There are a number of references in "Body Heat" to my situation. I made some notes on them last year while watching the movie, but unfortunately, I'm writing this at the library, and I don't have the notes with me, so I'll just have to remember what I can off the top of my head.

About the time the film was released, my sister Mary Ann began to call me Matty. In the movie, Matty Walker switches identities, a common aspect of multiple personality disorder, with a high school classmate named Mary Ann Simpson. They were classmates together at Wheaton High School in Wheaton, Ill.

Wheaton College is one of the institutions that have taken a stand against Freemasonry. At one time, if not still today, it forbid its faculty from joining Masonic lodges.

Now let's look at some background on Freemasonry and see how it connects to the unfortunate Ned Racine. In 1826, Captain William Morgan of Batavia, N.Y., published an expose of Freemasonry, and he was subsequently murdered by Masons to punish him and to prevent him from speaking out any further.

Although no one was convicted of Morgan's murder, it was widely suspected that Masons killed him, and this resulted in 45,000 Masons quitting their lodges, leaving less than 10,000 practicing Masons. This spawned the Anti-Masonic Party, which was formed in upstate New York in 1828, and was the first third party in American national politics.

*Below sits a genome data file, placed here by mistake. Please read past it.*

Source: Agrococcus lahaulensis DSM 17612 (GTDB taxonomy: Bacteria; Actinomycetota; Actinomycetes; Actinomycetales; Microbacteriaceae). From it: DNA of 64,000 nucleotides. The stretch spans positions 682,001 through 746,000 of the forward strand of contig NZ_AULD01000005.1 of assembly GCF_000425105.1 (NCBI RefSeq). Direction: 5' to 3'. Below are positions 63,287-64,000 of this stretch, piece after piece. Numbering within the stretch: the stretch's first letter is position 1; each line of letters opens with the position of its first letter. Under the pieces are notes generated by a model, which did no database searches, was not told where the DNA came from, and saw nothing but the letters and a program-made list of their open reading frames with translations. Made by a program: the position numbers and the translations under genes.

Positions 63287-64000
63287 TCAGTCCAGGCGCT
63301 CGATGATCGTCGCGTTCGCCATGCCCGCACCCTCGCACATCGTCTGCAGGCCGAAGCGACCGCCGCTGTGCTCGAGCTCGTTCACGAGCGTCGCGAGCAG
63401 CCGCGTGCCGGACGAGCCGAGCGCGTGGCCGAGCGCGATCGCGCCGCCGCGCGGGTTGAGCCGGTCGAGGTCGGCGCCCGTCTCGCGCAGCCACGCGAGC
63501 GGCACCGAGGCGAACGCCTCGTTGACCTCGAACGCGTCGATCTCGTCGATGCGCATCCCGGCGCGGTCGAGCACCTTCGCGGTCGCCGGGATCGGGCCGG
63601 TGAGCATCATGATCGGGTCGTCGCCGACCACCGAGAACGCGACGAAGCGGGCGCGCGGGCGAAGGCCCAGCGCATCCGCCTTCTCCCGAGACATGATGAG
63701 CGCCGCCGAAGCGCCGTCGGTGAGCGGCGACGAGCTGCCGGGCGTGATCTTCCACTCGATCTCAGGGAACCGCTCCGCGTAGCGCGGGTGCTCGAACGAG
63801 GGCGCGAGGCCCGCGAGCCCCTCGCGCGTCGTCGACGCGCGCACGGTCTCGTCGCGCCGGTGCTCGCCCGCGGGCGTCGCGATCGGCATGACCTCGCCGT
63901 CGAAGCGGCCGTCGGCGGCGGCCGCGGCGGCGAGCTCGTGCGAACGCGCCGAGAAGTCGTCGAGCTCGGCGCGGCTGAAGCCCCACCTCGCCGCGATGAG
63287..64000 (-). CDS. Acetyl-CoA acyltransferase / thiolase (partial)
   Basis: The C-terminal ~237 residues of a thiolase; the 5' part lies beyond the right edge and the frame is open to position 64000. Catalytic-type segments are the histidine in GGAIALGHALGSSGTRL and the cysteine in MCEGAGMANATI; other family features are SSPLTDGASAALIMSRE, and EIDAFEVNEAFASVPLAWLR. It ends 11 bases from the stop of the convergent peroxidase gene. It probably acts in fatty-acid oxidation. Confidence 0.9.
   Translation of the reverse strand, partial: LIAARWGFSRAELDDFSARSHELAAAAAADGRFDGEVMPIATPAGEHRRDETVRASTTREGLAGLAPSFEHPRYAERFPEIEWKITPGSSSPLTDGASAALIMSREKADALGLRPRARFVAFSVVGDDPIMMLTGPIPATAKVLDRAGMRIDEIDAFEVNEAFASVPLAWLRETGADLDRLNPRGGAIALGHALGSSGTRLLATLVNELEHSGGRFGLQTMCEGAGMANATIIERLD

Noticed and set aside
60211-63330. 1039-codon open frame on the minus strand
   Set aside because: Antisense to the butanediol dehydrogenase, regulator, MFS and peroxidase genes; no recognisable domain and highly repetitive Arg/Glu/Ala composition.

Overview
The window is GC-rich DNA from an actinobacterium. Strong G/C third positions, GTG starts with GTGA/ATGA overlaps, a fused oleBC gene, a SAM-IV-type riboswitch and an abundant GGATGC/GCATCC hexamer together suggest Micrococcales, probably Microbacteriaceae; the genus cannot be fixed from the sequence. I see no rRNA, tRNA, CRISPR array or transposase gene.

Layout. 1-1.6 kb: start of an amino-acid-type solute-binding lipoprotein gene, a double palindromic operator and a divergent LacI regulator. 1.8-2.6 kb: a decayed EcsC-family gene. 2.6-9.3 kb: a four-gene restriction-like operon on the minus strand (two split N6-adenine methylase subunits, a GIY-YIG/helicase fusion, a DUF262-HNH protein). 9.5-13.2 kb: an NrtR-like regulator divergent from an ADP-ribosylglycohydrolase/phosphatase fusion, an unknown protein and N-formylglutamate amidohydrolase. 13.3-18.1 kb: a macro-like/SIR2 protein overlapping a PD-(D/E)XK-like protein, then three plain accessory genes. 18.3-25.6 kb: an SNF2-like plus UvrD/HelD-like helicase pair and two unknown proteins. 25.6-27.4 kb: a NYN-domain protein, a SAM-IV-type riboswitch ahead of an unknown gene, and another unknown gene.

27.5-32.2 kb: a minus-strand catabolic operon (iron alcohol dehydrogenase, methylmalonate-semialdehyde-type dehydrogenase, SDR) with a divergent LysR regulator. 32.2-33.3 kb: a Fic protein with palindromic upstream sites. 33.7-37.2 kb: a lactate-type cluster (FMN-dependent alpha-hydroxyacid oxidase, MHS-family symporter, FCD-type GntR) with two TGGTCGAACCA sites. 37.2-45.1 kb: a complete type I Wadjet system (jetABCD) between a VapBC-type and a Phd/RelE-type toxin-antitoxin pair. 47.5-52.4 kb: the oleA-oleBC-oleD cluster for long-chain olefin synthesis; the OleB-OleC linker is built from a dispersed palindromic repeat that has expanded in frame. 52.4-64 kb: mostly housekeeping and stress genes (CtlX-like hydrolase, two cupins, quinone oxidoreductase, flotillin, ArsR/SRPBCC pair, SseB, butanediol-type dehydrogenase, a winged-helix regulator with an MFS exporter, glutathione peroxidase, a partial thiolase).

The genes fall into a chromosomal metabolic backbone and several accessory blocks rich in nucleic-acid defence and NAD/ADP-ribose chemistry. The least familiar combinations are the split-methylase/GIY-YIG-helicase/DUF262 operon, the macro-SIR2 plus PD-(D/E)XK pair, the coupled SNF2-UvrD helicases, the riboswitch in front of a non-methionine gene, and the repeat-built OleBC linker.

Many people feared the Masons, believing they were a powerful secret society that was trying to rule the country in defiance of republican principles. They were right. Other objections were to Freemasonry's links to the occult, witchcraft, and ceremonial magic.

Charles Finney, an evangelist who founded Oberlin College, condemned Freemasonry in his book, "The Character, Claims and Practical Workings of Freemasonry," published in 1879.
In the book, Finney reveals that a Mason named Henry L. Valance confessed to Morgan's murder in the summer of 1848 on his deathbed. The confession was taken down by Dr. John L. Emery of Racine County, Wis.

Morgan received the Royal Arch degrees in Western Star No. 33 of Le Roy, N.Y. Now I know why my father's middle name was Le Roy.

I saw "Body Heat" for the first time in the mid-1980s but did not notice the Racine reference
until last year when I was watching it again. And the full significance of that name escaped me until recently, when I read about Valance's confession in "Freemasonry" by Jack Harris.